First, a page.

• Every graduation I would say [to Leon], “Could you give me the speech?” because I’d like to give it to a reporter. It’s very helpful to have the words; they can get on with their job quicker. And I’d always ask, just before graduation, before they march: “Could I have your speech?” And he’d say, “Oh, Danae, I don’t have it written!” And he never did. It was always perfect, whatever he came up with. He’d somehow tie together what other people had said, or he went off on another tack. Whatever it was, it was just perfect. So we had to try to write it down. He was admirable, this man. I really enjoyed him so much.
  • At the time of the shooting, Diane Rhoades[-Warner], who was on the switchboard, called me at midnight, and said, “Danae, what shall I tell CNN?” She was always on the switchboard, she knew that I would always like to hear from any kind of press person. And so she said, “What shall I tell CNN?” And I said, “What was the question?” And she said, “There’s been a shooting.” And I said, “What’s happened? Can you tell me the details?” And she burst into tears. She was not in good shape. I said, “Hold on, I’ll be right over and we’ll figure out what we have to do.” I wrote a note on a big yellow legal pad for my daughter, who was asleep, saying, “I’m at Simon’s Rock, I’ll be back.” And then I drove over to Simon’s Rock. I thought, “Am I being sensible about this, if there’s been a shooting and I’m driving around like this?” So I sort of snuck down in the car, like this [slumps down on her couch] so I wouldn’t be as visible. [...] Ñacuñán had this scarf-- he would walk around campus with this scarf around his neck, it was a great panache about him. He was just funny! And fun. And he would always send me postcards of Danaes, whenever he went to Europe, he would go to a museum and whenever he saw a portrait of a Danae, he would send it to me.
  • I loved doing the alumni magazines because you could develop a theory or a theme for each issue and you would call all these incredible people and they would say all these amazing things about what they were doing and how much Simon’s Rock had altered their careers, their lives. It was always amazing stories. It was a really fabulous job.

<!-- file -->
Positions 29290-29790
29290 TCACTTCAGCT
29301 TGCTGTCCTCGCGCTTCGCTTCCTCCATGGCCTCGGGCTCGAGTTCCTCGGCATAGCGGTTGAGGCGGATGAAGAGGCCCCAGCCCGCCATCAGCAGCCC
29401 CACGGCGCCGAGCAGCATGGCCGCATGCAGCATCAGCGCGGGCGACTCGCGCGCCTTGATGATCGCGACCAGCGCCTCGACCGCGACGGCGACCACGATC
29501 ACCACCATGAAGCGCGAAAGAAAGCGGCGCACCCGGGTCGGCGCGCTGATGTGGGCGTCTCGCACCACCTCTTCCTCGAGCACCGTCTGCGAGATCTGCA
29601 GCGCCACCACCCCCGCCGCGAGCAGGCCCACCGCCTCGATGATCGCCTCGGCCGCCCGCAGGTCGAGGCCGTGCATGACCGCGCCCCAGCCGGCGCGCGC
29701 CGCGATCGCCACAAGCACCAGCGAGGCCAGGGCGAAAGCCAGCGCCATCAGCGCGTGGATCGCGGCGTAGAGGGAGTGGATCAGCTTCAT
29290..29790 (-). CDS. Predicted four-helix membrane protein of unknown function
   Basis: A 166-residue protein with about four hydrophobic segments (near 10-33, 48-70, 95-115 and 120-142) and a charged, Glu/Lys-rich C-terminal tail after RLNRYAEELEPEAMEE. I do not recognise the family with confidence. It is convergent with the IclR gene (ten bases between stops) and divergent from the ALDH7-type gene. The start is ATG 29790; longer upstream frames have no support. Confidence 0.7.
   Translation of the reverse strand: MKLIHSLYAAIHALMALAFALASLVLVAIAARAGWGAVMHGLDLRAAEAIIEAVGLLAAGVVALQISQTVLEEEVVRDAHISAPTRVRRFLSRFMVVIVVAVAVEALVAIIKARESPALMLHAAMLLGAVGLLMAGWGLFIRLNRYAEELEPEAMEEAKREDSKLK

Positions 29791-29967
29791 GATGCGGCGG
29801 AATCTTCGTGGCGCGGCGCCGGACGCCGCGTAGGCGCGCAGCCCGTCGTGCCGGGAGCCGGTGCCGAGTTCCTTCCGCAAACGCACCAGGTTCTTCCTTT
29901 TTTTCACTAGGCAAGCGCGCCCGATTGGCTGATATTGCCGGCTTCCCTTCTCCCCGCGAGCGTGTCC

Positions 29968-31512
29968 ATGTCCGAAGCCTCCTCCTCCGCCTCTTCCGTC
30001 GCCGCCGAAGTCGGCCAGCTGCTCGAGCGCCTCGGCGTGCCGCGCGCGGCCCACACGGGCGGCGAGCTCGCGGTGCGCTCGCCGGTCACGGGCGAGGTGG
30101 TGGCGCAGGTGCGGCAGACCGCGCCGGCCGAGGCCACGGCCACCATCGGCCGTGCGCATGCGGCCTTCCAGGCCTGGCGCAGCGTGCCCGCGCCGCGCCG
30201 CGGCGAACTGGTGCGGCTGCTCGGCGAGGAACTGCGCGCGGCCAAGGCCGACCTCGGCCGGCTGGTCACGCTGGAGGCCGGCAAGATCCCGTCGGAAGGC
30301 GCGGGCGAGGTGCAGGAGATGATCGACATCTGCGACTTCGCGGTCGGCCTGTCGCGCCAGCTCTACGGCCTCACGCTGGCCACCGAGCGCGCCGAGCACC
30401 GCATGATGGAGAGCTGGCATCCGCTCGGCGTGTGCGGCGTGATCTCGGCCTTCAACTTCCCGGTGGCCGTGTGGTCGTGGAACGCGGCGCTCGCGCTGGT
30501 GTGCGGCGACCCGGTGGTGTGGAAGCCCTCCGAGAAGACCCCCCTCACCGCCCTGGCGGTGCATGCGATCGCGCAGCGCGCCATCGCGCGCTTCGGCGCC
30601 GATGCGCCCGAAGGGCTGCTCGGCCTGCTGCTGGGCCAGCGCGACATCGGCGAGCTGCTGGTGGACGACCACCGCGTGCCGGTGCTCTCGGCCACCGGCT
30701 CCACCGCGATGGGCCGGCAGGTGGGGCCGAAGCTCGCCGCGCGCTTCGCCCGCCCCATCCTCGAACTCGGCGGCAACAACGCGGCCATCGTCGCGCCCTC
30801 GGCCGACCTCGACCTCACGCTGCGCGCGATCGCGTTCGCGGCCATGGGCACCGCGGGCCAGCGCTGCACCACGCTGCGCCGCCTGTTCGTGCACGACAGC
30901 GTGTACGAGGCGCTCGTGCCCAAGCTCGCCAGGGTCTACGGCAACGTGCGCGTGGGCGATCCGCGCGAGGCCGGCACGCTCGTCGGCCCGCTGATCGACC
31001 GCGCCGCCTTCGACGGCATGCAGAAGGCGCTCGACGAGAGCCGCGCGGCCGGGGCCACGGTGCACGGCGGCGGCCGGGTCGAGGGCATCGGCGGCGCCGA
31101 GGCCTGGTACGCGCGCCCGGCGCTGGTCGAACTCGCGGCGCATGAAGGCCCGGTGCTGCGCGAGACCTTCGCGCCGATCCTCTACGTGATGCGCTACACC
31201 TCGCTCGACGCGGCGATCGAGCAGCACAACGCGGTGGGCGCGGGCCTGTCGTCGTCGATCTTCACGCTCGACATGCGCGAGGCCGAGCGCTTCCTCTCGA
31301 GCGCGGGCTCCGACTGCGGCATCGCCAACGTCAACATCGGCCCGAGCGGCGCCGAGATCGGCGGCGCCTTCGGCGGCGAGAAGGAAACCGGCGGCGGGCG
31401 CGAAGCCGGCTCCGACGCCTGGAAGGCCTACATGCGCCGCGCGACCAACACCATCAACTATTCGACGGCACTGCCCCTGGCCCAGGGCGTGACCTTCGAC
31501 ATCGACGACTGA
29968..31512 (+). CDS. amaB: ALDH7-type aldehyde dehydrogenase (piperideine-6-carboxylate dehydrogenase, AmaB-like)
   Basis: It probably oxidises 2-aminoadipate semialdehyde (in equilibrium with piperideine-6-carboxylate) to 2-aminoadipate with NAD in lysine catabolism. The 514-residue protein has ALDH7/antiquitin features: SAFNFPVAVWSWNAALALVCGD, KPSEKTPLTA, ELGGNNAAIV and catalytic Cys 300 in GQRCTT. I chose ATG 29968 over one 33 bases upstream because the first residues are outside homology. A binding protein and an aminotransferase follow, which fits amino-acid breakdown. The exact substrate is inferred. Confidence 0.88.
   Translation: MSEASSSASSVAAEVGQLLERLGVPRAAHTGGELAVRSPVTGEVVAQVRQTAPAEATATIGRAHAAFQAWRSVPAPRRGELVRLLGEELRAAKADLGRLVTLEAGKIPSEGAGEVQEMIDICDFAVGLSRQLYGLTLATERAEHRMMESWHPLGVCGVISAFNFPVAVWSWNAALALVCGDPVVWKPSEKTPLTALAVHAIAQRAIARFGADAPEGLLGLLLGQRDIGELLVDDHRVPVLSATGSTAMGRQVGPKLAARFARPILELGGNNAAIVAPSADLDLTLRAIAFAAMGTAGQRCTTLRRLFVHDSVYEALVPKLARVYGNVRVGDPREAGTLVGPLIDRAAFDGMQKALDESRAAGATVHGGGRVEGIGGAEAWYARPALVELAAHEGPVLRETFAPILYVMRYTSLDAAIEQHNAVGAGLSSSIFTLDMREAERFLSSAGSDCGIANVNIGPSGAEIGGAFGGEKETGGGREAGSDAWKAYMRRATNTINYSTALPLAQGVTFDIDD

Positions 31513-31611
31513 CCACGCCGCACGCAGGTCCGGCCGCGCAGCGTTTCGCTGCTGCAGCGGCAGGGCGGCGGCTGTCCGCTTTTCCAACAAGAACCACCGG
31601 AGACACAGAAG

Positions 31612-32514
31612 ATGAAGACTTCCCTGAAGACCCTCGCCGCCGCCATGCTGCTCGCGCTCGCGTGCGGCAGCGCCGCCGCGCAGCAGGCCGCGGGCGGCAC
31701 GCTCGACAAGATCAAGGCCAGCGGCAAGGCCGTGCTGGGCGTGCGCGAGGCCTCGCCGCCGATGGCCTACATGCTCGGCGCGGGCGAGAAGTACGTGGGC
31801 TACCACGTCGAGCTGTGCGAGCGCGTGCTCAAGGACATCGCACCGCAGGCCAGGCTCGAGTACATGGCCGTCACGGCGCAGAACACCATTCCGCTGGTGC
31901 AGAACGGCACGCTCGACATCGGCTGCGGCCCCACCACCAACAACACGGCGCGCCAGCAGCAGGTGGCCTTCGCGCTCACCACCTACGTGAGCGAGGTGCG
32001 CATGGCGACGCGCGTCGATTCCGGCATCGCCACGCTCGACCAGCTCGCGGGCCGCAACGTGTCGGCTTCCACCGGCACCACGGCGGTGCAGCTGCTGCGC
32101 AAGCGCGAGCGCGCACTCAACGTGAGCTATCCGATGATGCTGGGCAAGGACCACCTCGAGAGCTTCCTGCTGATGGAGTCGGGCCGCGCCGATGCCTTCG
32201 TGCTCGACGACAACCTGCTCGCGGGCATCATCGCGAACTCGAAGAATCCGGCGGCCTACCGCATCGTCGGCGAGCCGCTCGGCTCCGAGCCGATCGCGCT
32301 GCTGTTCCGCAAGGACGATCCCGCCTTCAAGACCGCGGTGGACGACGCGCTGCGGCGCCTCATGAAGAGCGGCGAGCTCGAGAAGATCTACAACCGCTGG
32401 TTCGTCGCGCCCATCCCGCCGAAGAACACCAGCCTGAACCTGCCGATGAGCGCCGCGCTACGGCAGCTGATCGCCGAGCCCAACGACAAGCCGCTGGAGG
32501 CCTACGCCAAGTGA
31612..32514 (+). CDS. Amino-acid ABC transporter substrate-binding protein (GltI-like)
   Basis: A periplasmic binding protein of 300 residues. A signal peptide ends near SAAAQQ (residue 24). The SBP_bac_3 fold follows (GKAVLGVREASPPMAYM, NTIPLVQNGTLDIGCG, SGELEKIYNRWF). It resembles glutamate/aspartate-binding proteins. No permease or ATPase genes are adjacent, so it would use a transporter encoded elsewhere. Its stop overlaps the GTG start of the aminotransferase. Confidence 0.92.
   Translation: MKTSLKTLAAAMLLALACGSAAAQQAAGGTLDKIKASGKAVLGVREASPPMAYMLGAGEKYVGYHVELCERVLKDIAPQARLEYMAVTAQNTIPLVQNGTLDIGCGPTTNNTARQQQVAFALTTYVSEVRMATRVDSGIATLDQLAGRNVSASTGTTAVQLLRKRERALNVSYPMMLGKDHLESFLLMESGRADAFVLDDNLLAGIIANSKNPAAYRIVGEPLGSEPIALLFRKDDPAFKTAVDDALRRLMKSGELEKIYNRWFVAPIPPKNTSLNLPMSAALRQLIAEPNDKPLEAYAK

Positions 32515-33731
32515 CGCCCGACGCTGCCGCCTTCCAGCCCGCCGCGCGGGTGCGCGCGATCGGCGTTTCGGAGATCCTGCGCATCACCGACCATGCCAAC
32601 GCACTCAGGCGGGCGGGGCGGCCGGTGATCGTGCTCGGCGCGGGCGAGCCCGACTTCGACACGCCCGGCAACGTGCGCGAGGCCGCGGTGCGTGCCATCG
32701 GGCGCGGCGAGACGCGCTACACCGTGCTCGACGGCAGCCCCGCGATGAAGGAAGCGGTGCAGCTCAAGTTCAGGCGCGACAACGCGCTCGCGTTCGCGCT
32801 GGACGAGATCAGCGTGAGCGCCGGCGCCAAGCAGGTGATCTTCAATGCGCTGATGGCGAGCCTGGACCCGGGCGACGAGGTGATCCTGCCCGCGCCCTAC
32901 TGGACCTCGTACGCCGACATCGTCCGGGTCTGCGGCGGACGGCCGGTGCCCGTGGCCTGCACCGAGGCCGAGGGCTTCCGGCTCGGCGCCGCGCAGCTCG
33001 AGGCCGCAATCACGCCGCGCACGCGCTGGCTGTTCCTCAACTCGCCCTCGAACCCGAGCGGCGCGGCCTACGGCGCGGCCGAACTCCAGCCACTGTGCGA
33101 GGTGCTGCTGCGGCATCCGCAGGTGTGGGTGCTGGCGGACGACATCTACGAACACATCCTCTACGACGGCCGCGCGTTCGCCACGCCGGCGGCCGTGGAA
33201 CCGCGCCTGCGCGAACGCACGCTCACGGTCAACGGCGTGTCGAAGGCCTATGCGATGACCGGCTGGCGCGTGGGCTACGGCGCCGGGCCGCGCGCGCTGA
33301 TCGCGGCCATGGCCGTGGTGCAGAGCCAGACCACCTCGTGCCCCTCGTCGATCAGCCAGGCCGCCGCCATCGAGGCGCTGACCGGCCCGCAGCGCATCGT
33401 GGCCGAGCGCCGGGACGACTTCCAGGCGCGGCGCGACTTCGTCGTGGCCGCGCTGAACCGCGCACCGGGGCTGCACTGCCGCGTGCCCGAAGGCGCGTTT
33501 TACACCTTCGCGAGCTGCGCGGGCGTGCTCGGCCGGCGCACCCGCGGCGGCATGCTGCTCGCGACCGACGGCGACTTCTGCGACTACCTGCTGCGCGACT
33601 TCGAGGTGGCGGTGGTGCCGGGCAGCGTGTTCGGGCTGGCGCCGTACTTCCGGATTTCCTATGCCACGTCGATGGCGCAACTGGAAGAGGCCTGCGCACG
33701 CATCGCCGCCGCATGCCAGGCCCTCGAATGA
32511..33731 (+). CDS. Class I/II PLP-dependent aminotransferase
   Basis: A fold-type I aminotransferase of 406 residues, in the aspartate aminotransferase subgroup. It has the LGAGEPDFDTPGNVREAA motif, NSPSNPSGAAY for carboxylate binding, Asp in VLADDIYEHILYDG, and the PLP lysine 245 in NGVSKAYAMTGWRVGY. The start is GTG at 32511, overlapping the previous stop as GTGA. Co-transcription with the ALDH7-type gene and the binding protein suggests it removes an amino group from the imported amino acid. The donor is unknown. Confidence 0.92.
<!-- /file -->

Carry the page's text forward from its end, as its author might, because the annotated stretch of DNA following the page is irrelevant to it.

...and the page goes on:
• I used to go to lunch at the dining hall. That was my epicenter, because I knew everyone had to go there at some point, and if I waited long enough, I could get anyone I needed. I really enjoyed going there because it was important for my work. But also, I don’t know if this is still true, but we all-- lunch was free for everyone. [...] It was fantastic, it was the best part of the day. When I retired, Mary Marcy gave me a little tea [party] and I said thank you to the people I had enjoyed working with, and they did a very nice presentation, and I said what I was going to miss most-- what I’d really miss was lunch. And so Mary Marcy got up and said, “Well, we’ve got you a chair but I think what we really should do is, obviously, you would prefer lunch! So I’m arranging for you to have a lifetime’s worth of lunch in the dining hall!”

Keywords

Betty Hall, Elizabeth Blodgett Hall, Bernie Rodgers, Larry Wallach, Leon Botstein, press, PR, communications, Leslie Sander, shooting, Wayne Lo, Ñacuñán Saéz, Galen Gibson, South Berkshire Concert Series, Simon’s Rock Magazine, Jane Rodgers, name changes, construction, Fisher Science Center, Peter Bohlen, Eileen Handelman

Location

Sheffield, Massachusetts

Interview Date

8-31-2016

Interview Duration

107 minutes

Rights Management

The use of any text, image or audio from the Simon's Rock college archives without permission is prohibited.

Danae Boissevain